The general consensus among the fans and media is that Ryan Miller had a down year in 2010-11. His 2.59 GAA and .916 save percentage paled in comparison to his Vezina winning season in 2009-10.
Miller did notch his sixth-straight 30-win season and was named team MVP for his work. A major culprit in his performance last year was the schedule he played. For the second time in his career, Miller shoulder the workload for over 30-straight games. That is 30-straight starts without any time off. Miller was forced to do the same in 2007-08 and his play was markedly worse in that season as well. There are two glaring reasons for these massive games played streaks. The Sabres needed Miller in net to make up ground in the playoff race; and Miller’s backup was so weak the coaching staff wouldn’t play him.
So, thank Jocelyn Thibault and Patrick Lalime for being better cheerleaders than goaltenders. Had Miller gotten a fair amount of rest, like he did early in 2009-10, his numbers would have been much better. The performance of the team in front of him also had a negative impact on his play.
As the 2011 season begins the Sabres seem to have an answer to the long-standing weakness at backup goaltender. Jhonas Enroth, who sparkled in relief of Miller at the end of last season, will be the full-time backup and should see more than his fair share of games.
I would expect Enroth to see action on the back-end of many few back-to-back sets. He will also get time against Western Conference teams. The only difference in his schedule compared to back ups in the past? He can be sprinkled in against Eastern Conference foes with confidence. Enroth should see no less than 20 games this year, while 30 would be on the very high end. That leaves Miller in the 60-game neighborhood, the perfect number to stay fresh heading into the playoffs.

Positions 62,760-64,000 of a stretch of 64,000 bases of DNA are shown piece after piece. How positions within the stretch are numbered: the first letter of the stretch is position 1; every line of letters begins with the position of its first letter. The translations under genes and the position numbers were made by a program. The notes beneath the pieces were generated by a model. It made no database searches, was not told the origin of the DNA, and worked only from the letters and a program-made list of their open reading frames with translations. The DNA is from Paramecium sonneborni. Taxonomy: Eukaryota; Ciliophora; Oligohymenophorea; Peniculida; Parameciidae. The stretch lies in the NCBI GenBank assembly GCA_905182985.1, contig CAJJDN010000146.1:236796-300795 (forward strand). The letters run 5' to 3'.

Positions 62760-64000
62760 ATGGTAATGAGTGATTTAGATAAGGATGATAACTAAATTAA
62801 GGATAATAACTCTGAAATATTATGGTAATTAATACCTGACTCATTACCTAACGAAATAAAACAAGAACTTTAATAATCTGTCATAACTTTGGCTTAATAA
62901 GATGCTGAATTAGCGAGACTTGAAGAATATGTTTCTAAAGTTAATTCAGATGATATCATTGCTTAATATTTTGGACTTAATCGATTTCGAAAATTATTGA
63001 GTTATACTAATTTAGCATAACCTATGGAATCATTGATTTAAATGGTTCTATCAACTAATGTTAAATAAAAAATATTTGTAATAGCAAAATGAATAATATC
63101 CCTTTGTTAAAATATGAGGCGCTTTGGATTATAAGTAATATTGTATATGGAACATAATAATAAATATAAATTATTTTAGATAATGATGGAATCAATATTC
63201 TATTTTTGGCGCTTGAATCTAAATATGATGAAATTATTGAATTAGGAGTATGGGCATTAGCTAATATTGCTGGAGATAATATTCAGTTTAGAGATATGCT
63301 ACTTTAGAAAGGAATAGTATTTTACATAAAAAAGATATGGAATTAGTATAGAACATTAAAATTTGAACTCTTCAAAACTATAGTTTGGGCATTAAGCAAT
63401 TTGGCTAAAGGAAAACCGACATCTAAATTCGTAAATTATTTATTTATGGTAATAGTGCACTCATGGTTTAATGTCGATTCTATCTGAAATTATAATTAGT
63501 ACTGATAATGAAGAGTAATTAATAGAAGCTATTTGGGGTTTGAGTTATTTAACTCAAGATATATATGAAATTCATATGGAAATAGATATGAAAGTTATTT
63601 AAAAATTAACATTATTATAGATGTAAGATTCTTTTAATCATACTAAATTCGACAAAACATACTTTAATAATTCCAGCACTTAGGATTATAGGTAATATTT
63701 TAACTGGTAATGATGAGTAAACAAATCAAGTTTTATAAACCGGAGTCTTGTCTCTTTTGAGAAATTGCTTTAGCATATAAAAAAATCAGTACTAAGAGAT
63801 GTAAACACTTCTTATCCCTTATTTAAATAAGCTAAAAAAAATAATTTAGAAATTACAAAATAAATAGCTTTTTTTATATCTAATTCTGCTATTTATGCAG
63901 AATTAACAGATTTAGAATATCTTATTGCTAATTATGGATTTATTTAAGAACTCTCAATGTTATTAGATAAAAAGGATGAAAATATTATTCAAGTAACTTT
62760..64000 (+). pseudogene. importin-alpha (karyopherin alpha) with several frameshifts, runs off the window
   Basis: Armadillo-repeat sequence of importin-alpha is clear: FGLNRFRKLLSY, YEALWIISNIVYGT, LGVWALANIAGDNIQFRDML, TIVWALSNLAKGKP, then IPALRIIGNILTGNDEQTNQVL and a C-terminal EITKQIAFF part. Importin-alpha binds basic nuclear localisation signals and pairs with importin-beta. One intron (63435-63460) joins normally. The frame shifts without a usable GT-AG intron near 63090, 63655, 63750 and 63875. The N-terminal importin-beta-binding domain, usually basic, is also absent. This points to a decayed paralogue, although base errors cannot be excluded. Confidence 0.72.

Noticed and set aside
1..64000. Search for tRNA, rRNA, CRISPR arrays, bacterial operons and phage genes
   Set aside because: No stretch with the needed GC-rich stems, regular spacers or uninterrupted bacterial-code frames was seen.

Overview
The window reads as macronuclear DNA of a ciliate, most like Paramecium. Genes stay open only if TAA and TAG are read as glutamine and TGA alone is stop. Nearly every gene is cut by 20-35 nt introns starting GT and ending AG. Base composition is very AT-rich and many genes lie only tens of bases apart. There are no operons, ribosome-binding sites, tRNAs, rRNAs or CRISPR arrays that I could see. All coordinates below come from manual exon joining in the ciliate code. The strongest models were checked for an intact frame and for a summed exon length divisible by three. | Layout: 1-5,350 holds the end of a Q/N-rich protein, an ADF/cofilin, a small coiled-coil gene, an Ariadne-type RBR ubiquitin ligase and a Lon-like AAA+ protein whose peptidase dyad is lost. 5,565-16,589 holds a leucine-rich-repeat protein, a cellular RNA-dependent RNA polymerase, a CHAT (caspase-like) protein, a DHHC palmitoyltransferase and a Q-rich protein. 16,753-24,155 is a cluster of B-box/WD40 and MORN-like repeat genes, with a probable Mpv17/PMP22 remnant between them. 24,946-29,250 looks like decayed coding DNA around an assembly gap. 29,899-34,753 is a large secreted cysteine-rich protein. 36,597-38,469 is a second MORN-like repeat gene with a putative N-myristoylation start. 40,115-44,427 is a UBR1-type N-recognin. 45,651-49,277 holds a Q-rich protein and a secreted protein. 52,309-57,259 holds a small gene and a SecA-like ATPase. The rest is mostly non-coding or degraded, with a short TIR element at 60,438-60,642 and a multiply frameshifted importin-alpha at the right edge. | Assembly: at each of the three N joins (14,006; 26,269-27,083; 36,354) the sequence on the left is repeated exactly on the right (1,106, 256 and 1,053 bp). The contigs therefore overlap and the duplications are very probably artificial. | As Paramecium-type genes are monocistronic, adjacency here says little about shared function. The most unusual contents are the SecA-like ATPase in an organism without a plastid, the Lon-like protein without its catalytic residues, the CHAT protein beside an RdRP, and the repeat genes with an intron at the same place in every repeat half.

To be clear, Miller’s injury-shortened campaign last year (and 2008-09) kept him from seeing his typical slate of games. He would have easily eclipsed 70 games last season, with that benchmark being in reach in the 08-09 season too. The reason it is important to get Miller rest if effectiveness. He is an all-world goaltender when he has time to recharge his batteries and prepare for his opponents. When Miller – or any goaltender – is thrown in the fire night after night, little more than mediocre performances can be expected. Black & Blue & Gold did a nifty study of this very theory last year, just for the ignorant Miller haters to savor. Obviously a rested athlete is better than a tired athlete. But when the athlete is your most valuable player and his success largely decides your fate, it is important that issue be addressed.
That is precisely where Jhonas Enroth enters. Now, Enroth has his strengths and weaknesses. He is one hell of a gamer, but has slow hands and the propensity to give up some juicy rebounds. However, he is technically sound and is errily similar to Henrik Lundqvist in many situations. All of the Enroth worshipers should probably prepare for a slightly worse season than last year. Teams will have scouted him and not playing every night will have some adverse effects on his game. Still, I have great faith that he is capable of playing in 25 games and getting the Sabres at least 15 victories.
With a goaltending tandem of Miller and Enroth, there is little doubt that the Sabres should see a few more points from the win column this season. Perhaps even enough to reach fourth or fifth place in the Eastern Conference.